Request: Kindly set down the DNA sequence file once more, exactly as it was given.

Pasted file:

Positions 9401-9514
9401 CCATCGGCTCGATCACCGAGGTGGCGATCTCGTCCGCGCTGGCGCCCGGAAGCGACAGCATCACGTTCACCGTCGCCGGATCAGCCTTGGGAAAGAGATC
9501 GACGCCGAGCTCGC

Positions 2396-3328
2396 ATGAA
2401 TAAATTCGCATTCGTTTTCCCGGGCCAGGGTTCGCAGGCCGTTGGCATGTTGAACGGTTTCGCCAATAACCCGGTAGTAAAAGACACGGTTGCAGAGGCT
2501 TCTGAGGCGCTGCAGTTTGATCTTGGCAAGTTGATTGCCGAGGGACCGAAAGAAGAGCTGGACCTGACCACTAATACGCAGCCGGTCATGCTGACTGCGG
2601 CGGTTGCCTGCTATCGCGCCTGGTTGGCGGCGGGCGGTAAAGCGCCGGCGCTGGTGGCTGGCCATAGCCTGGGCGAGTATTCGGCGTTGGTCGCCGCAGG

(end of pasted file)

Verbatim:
Positions 9401-9514
9401 CCATCGGCTCGATCACCGAGGTGGCGATCTCGTCCGCGCTGGCGCCCGGAAGCGACAGCATCACGTTCACCGTCGCCGGATCAGCCTTGGGAAAGAGATC
9501 GACGCCGAGCTCGC

Positions 2396-3328
2396 ATGAA
2401 TAAATTCGCATTCGTTTTCCCGGGCCAGGGTTCGCAGGCCGTTGGCATGTTGAACGGTTTCGCCAATAACCCGGTAGTAAAAGACACGGTTGCAGAGGCT
2501 TCTGAGGCGCTGCAGTTTGATCTTGGCAAGTTGATTGCCGAGGGACCGAAAGAAGAGCTGGACCTGACCACTAATACGCAGCCGGTCATGCTGACTGCGG
2601 CGGTTGCCTGCTATCGCGCCTGGTTGGCGGCGGGCGGTAAAGCGCCGGCGCTGGTGGCTGGCCATAGCCTGGGCGAGTATTCGGCGTTGGTCGCCGCAGG